It was our 17th wedding anniversary yesterday, and we chose to celebrate quietly at home, with a nice home-cooked meal.
Crafty use of leftovers? Check!
Discovery of a new vegetable assortment in the freezer section of local supermarket? Check!
Steak? SPROUTS?!! Checkety, check, check, check!!!1!
This is our family’s version of an old school beef stew, which has evolved over many years of trial and error, tasting, refinement, and experimentation.
Variations of this kind of vegetable stew have been eaten for centuries, and once formed the backbone of the ordinary peasant’s diet. In Britain, it was known as pottage, and even today it’s common to see market stalls selling budget priced “stew packs” of vegetables, ready for the pot after a quick peel and chop.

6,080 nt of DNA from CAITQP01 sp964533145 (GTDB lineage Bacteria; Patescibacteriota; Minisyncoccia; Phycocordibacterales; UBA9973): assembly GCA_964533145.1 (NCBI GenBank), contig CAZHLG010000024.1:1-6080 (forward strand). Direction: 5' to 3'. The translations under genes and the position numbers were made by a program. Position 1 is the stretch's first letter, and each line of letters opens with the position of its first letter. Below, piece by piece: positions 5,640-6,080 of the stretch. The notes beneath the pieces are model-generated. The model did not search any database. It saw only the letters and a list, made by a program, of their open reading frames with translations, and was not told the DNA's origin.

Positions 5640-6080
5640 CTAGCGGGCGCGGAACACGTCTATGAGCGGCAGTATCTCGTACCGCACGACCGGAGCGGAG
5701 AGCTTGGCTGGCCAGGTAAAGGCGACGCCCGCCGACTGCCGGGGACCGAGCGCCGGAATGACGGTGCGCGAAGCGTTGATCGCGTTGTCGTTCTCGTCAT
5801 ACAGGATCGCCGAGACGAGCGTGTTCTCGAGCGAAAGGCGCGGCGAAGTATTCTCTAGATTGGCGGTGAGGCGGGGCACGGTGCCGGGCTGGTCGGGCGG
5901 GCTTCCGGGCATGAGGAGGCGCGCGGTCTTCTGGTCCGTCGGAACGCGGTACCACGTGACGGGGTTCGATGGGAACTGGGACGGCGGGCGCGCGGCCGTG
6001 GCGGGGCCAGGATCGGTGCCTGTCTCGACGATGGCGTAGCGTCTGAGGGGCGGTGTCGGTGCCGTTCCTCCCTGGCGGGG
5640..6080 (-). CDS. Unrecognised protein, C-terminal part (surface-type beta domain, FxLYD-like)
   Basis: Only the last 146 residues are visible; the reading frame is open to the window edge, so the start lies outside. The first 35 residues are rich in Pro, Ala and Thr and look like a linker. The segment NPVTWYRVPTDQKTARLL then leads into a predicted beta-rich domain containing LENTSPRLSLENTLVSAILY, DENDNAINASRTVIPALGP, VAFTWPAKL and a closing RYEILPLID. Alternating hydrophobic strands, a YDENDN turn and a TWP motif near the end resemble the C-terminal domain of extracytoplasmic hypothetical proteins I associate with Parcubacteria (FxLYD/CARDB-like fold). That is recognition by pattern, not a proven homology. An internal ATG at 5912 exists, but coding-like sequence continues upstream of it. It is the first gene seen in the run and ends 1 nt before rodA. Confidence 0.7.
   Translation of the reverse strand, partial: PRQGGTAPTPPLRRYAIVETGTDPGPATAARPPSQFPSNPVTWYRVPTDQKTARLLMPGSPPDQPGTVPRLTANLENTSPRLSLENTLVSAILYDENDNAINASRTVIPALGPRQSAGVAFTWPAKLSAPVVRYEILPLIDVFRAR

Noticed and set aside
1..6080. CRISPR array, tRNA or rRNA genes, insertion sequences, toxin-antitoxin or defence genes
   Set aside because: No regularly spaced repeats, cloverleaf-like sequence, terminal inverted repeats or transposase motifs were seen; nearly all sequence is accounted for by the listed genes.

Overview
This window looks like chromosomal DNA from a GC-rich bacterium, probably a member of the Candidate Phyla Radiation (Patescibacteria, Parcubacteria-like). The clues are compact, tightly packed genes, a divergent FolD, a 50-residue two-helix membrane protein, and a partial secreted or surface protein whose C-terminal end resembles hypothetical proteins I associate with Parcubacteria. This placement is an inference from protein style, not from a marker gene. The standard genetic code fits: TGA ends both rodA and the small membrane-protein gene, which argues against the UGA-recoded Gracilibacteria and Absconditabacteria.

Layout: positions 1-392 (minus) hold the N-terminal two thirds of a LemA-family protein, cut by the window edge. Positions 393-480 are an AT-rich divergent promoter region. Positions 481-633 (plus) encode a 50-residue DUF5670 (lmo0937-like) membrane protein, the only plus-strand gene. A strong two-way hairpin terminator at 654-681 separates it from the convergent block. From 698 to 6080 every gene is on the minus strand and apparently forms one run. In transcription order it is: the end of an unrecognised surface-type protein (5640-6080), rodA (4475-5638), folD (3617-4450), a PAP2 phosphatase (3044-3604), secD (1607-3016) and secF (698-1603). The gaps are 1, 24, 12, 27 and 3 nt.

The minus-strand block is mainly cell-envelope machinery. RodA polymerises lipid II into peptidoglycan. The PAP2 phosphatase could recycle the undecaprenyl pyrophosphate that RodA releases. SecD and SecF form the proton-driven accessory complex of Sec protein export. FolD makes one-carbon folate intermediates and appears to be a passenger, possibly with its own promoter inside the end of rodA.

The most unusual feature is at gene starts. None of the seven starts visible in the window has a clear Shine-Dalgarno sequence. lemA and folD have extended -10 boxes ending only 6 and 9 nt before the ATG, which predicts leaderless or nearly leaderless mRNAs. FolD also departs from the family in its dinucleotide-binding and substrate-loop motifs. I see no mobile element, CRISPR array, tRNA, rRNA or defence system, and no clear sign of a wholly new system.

Sweden was, until relatively recently, primarily an agrarian society. You’ll often hear it said that the vast majority of Swedes are, at most, 3 or 4 generations removed from the farm.
Rotmos, (pronounced “root-moose”) is traditionally a Swedish root vegetable purée made using swede (rutabaga), carrot, and potato.
It works best as an accompaniment to pork knuckle / ham hock dishes – hard core cooks will cook the vegetables in the same water that was used to boil the meat.
It also goes supremely well with more or less any other pork dish you care to mention, especially sausages, as well as most other meat dishes, particularly roasts, or grilled or fried meats.